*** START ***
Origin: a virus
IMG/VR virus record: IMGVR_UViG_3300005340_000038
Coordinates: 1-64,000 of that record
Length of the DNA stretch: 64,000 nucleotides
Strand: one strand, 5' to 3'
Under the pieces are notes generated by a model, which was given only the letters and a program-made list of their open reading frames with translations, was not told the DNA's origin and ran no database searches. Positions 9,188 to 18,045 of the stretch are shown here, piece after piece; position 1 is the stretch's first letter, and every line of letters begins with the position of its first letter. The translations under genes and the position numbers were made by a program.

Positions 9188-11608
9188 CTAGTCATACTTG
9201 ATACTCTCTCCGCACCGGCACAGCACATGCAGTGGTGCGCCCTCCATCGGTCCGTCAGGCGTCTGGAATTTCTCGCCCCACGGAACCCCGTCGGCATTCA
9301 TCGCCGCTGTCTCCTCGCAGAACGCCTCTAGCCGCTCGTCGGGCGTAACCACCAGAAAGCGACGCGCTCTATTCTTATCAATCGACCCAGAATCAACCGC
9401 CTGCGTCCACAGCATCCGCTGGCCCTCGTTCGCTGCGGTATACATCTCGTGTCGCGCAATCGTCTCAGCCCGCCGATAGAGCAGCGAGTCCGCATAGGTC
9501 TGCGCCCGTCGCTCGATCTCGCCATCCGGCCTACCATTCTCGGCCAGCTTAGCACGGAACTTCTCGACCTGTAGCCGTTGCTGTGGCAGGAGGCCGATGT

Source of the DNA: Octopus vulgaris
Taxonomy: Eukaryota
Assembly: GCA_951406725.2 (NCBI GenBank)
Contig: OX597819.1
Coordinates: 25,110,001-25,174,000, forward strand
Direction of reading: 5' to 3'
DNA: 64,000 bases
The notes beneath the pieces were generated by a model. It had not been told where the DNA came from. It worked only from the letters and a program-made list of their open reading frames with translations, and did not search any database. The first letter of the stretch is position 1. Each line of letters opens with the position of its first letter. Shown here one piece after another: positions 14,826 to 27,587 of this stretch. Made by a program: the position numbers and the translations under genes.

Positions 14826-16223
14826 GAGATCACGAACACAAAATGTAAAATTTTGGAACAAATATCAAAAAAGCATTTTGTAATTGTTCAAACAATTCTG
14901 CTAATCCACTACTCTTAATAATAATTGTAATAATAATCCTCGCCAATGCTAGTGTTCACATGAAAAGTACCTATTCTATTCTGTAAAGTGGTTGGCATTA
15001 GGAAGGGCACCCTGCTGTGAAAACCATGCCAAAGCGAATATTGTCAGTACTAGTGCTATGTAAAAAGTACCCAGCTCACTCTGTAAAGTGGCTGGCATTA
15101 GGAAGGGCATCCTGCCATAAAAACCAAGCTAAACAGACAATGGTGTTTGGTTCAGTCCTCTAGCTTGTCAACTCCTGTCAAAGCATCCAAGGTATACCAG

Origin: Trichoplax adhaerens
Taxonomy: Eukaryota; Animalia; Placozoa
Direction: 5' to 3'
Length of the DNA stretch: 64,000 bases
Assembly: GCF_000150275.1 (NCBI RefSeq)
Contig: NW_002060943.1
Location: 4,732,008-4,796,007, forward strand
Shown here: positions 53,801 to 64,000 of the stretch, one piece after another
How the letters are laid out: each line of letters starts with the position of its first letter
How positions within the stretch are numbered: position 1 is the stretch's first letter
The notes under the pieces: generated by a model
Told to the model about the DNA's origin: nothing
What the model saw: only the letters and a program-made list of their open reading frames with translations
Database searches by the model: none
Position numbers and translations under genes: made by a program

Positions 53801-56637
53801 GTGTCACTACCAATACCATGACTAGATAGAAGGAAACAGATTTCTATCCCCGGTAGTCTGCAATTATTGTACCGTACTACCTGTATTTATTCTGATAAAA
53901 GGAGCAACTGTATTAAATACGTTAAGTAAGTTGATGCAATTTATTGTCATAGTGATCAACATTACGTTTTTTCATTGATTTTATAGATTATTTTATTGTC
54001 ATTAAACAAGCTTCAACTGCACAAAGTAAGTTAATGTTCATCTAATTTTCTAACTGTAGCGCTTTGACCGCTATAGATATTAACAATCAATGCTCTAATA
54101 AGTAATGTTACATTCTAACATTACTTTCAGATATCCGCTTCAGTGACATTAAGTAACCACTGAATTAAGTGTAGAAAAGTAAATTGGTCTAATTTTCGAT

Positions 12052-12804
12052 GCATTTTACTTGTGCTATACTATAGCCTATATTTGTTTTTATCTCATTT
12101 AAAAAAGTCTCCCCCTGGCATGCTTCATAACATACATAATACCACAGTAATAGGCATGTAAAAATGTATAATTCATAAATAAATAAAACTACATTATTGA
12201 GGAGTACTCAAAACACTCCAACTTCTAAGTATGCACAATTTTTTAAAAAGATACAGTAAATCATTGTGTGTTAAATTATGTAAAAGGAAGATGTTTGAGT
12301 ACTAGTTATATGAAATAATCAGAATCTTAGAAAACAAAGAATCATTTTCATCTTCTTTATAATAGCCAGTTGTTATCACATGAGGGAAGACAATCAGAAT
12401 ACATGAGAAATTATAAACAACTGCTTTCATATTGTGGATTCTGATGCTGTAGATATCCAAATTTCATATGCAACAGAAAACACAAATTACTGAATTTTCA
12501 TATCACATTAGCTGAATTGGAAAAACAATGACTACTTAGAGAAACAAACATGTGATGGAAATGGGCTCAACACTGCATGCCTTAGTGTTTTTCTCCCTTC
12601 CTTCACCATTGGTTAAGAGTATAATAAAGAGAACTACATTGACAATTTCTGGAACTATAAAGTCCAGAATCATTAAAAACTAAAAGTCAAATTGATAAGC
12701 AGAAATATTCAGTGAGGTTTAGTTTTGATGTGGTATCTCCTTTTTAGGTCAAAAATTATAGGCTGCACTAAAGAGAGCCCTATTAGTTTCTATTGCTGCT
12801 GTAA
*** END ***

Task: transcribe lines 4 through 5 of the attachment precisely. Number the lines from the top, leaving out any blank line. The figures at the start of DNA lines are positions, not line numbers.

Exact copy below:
Length of the DNA stretch: 64,000 nucleotides
Strand: one strand, 5' to 3'